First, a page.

Coronavirus, US Polls, BLM Protests: Why Social Media Had to Fact Check Donald Trump
US President Donald Trump pulls off his protective face mask as he poses atop the Truman Balcony of the White House after returning from being hospitalised at Walter Reed Medical Center for coronavirus disease (COVID-19) treatment, in Washington, U.S. October 5, 2020. Reuters/Erin Scott TPX
US President Donald Trump, a coronavirus patient himself, is back at making false comparisons between COVID-19 and the flu, contradicting science and all other evidence that is there. His comments drew a flak from social media platforms Facebook and Twitter which have now deleted the US president's posts and added warning labels.
In short, Trump got fact checked. Again.
“Many people every year, sometimes over 100,000, and despite the Vaccine, die from the Flu. Are we going to close down our Country? No, we have learned to live with it, just like we are learning to live with Covid, in most populations far less lethal!!!” Trump wrote on Twitter and Facebook.
Twitter Inc responded by putting a warning label on the post, saying it included potentially misleading information. Facebook Inc removed the Trump post for breaking its rules on COVID-19 misinformation, according to CNN.
Here are the facts: The United States has the world’s highest death toll from the pandemic, with more than 209,000 deaths. By comparison, influenza typically kills between some 22,000 and 64,000 people a year in the United States, US government statistics show.
Secondly, according to what experts and health officials have said, the novel coronavirus is at least several times more lethal than seasonal flu. In fact, Dr Anthony Fauci of the National Institutes of Health believes that it could be as much as 10 times more lethal.
But this is not the first time Trump got fact checked on social media.
In May 2020, Twitter for the first time, labelled Trump's tweets as misleading and marked it as false information. Twitter highlighted two of Trump's tweets that falsely claimed mail-in ballots would lead to widespread voter fraud, adding a message the company has introduced to combat misinformation and disputed or unverified claims.
"Get the facts about mail-in ballots," read the message beneath each tweet. When you click on the link, it takes you to a fact-check page the platform had created filled with further links and summaries of news articles debunking the claim.
Twitter said the move was aimed at providing "context" around Trump's remarks. But Twitter's unprecedented decision is likely to raise further questions about its willingness to consistently apply the label to other Trump tweets that have been deemed misleading by third parties.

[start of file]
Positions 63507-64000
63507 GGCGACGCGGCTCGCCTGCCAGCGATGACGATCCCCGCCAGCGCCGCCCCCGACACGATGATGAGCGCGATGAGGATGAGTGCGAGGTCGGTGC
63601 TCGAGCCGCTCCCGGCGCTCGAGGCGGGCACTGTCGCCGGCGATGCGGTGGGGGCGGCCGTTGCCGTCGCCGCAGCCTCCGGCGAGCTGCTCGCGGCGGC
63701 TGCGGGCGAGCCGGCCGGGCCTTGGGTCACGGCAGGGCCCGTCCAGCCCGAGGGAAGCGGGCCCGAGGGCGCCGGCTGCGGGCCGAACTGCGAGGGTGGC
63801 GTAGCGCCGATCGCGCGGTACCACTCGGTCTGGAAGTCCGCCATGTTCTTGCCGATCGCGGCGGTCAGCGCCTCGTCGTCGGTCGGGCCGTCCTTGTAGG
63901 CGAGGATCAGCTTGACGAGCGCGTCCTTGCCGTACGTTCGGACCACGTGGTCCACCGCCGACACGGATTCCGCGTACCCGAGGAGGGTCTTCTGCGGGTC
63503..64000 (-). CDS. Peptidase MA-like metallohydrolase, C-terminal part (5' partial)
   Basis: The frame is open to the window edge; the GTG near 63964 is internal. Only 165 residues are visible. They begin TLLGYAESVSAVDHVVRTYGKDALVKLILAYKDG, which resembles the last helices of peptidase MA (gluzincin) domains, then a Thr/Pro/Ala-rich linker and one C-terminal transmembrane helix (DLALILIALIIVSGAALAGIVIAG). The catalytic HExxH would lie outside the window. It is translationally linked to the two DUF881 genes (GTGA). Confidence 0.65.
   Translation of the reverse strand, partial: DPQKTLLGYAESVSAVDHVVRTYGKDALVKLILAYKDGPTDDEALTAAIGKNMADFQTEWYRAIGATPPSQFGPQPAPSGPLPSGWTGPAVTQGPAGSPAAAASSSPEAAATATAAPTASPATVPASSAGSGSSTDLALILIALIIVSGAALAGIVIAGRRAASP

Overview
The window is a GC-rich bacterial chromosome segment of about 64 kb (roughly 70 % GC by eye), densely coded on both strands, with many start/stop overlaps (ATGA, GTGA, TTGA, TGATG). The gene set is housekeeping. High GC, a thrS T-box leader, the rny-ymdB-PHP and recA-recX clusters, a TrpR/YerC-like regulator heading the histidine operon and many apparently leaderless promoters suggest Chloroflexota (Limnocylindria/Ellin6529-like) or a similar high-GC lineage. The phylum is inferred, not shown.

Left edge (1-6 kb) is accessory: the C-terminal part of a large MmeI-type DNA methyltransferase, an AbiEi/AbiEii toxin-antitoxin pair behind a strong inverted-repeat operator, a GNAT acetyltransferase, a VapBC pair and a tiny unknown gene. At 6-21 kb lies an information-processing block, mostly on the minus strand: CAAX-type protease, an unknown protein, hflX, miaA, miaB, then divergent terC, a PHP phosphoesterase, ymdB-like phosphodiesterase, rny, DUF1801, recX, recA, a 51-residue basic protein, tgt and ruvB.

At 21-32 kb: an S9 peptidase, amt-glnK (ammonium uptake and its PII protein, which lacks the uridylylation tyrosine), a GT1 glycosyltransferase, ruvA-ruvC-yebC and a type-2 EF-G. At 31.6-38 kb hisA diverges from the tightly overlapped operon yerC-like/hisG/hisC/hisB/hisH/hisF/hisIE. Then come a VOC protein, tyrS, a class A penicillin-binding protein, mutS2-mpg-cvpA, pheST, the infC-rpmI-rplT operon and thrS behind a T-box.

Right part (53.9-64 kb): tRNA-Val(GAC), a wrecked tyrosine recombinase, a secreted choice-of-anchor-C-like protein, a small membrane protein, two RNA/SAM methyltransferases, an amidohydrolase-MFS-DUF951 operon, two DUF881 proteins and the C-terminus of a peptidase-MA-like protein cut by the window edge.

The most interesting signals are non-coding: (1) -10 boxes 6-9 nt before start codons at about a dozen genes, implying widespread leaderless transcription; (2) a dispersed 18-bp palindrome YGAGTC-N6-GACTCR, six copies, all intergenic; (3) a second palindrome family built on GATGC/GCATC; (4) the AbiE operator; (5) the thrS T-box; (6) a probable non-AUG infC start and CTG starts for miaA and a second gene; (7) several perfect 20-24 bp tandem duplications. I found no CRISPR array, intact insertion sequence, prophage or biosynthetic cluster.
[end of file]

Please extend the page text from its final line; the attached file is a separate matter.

Trump, as expected, did not take things lying down and lashed out at Twitter accusing it of 'trying to interfere with the US Presidential Elections'. Exactly two days later, Trump said he will sign executive orders that may scrap or weaken a law that has protected Internet companies, including Twitter and Facebook, in an attempt to regulate social media platforms where he has been criticized.
A couple of weeks later, at the peak of the George Floyd protests in Minneapolis in the United States, Trump had tweeted a video where he suggested that those looting stores during the protests would be shot.
"These THUGS are dishonoring the memory of George Floyd, and I won’t let that happen. Just spoke to Governor Tim Walz and told him that the Military is with him all the way. Any difficulty and we will assume control but, when the looting starts, the shooting starts. Thank you!" Trump's tweet read.
Twitter decided to step in, especially at a time of racially charged civil unrest in cities across the United States, and hid Trump's tweet saying that it glorified violence.
Trump's message came with a disclaimer that said: "This Tweet violated the Twitter Rules about glorifying violence. However, Twitter has determined that it may be in the public’s interest for the Tweet to remain accessible."
Back then, Facebook CEO Mark Zuckerberg too came under the scanner for distancing himself and his platform from the whole fiasco and even taking a dig at Twitter for the fact checks. "I just believe strongly that Facebook shouldn't be the arbiter of truth of everything that people say online. Private companies probably shouldn't be, especially these platform companies, shouldn't be in the position of doing that," he had then said.
In June this year too, Twitter and Facebook disabled a campaign video posted by Trump over copyright violations that slammed "radical leftwing groups" for the protests across the US. While Twitter disabled the video, Facebook and Instagram removed posts with the video on Trump campaign accounts.
The fact that Trump often shares false information and fake news is now supported by an actual study. Trump has been the world's biggest driver of Covid-19 misinformation during the pandemic, research by Cornell University showed.
(With inputs from agencies)